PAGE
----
Attitude Adjustment

Dear J-

We all expect to be treated as adults, but it’s funny — the more I go through life, it’s always the most vocal ones around us that seem to have things arranged exactly as they want.  As a kid, I used to read voraciously — whenever we went to the doctor’s office, as the old joke goes, I’d look forward to reading the same old articles in the same old magazines.  I remember one of those presented interpretations of the Bible for kids —  in particular, there was a parable about greed and sharing.  Like Goofus, there was this kid who would take the biggest portions, first, and without reservation until God decided to teach him a lesson; that huge apple he nabbed was rotten, the second helping of pie he took gave him the runs.

I wonder if that’s why I don’t worry too much about the people jostling ahead of me in line — I’ll grumble and bad-naturedly accept the new turn of events, but secretly believe that some sort of divine justice has been set into motion.  Sunday, at IKEA (we went for the meatballs — the restaurant is both cheap and cheerful, and no one is overly horrified by figgy’s loud gusto-ridden eating habits) I waited for a spot — someone coming from the other direction spotted it the same time as me, maybe, and also laid claim to it.  Really, it’s debatable who had a legitimate shot at it, but the opportunity presented itself, and I swooped in, somewhat oblivious to the dirty look (here’s a tip:  it’s very hard to glare through sunglasses; if you really want to glare at someone at least take the glasses off first) for a few seconds until theVet convinced me that the parking spot probably wasn’t worth the potential bad will.  Now, honestly, both drivers were convinced they were right, and I grumbled, but left the spot.  There was a spot the next aisle over just as close, but not, you know, open right at that moment.

I’ve commented about the attitude of Southern California drivers, and see it as somewhat schizophrenic; folks that pride themselves on long fuses and mellow vibes turn into screaming banshees on the road (try going 60 on the freeway in the slow lane — I guarantee you’ll be tailgated).  You spend enough time in Asian food markets and eventually you’ll run into a live crab tank; at some point, some crabs will be climbing on other crabs and trying to escape.  It’s all the same:  everyone thinks their needs are paramount without consideration.  Maybe if we worked together instead of looking out for ourselves (who else is going to look out for you, after all?), we’d all rise that much faster.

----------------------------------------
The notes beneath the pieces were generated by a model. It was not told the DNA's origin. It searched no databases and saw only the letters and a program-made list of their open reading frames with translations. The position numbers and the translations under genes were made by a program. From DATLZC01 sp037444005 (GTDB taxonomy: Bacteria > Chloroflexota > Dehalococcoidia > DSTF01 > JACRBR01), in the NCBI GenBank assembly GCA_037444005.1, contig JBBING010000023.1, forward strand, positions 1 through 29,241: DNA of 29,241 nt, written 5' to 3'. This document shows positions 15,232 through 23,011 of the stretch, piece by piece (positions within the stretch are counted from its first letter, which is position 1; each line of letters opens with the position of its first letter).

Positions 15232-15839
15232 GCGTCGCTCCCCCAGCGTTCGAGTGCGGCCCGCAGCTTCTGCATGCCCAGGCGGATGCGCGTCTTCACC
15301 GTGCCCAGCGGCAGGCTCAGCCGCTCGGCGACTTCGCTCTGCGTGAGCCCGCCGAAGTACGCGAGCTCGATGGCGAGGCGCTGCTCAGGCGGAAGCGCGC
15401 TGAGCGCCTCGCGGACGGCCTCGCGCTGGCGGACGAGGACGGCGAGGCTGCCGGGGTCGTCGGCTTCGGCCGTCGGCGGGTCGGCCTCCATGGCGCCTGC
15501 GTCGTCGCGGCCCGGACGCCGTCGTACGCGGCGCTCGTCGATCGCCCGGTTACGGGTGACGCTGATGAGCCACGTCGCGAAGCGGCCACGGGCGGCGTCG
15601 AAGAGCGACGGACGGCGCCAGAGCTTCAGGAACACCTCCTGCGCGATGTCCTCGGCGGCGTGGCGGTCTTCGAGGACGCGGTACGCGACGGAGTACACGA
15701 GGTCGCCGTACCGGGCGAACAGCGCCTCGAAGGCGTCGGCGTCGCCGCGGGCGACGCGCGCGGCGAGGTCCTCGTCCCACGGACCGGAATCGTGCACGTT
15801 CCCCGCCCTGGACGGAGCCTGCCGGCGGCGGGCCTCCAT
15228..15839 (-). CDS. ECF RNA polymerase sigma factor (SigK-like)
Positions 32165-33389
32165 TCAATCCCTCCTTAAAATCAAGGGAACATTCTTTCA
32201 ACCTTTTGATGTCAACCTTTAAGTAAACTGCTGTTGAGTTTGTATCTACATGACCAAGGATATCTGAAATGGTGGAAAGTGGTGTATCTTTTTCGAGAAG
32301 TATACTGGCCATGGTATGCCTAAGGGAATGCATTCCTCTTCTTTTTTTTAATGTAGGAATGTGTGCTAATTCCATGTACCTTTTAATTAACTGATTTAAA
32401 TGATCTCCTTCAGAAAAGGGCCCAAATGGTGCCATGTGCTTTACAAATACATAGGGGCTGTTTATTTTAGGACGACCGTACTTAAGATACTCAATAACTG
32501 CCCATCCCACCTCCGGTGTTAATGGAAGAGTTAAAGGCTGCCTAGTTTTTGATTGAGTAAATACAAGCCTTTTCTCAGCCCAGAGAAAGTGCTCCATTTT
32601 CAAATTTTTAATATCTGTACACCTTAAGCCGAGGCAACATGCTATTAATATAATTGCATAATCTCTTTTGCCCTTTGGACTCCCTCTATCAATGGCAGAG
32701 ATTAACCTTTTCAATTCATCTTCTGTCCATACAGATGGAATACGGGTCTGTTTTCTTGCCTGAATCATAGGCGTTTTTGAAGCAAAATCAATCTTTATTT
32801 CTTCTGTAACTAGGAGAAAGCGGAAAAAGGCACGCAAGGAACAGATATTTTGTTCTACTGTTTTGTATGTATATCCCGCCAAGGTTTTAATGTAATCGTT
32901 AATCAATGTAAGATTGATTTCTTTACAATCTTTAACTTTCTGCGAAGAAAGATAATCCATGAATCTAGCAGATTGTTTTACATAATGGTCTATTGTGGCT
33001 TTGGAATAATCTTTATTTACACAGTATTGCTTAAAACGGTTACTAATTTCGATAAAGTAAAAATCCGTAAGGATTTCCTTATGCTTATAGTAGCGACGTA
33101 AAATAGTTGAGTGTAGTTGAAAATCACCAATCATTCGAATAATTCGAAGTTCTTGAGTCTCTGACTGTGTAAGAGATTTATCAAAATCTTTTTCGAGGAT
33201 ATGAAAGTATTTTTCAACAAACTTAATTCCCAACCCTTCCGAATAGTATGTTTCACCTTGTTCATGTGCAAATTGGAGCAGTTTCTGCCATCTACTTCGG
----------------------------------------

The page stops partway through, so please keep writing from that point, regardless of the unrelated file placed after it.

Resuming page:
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5 Responses to “Attitude Adjustment”

  1. Junior Says:

    I grow extremely tired of living in a world where so many other people view me (and you, everyone that isn’t them) as just another obstacle to be steered around at high speed. We are a continent filled with thumb-sucking two year olds behind the wheel, unable to subordinate our egos to recognize the priorities, needs and space of others. Road rage is, unfortunately, the natural consequence of this systemic and persistent epidemic of self-centredness.

  2. dearJ Says:

    Me, I’ve suspected that part of it has to do with the dehumanizing nature of being a heavy machinery (two tons of glass, rubber, and steel speeding down the freeway at 65 mph plus) operator without face-to-face contact. If we could only see each other or talk to the other drivers I’m sure we’d be on better behavior. Call it the you-kiss-your-mother-with-that-mouth effect.

  3. Junior Says:

    I’ve often wondered about whether such driving would continue unabated if:

    (a) every car were required to have a cell phone; and
    (b) the licence number of the car was the cellular telephone’s number.

    Cut me off, sure. But I’m going to call you and complain about it.

  4. dearJ Says:

    Do those “How am I driving” stickers actually connect you with the driver?

    The modest proposal above sure would make pulling speeders over easier. Yes, you, in the Camaro. Don’t act like you didn’t just whip in and out of traffic. (I suspect that, being what it is, Camp Pendleton is the last refuge of the American muscle car being driven by hormonal 20-somethings.)

  5. Junior Says:

    Yeah, it would have to be automatic connection, preferably by speakerphone (so an aggrieved driver can vent his spleen semi-publicly, in front of the lunatic’s passengers) – otherwise buddy cuts me off, then ignores my call of complaint.

    I suppose there could be some harassment issues with such a system. My guess is petite blondes in their early twenties would have a difficult time going for a quiet drive in the country, thanks to all the mobile mashers and Lotharios.

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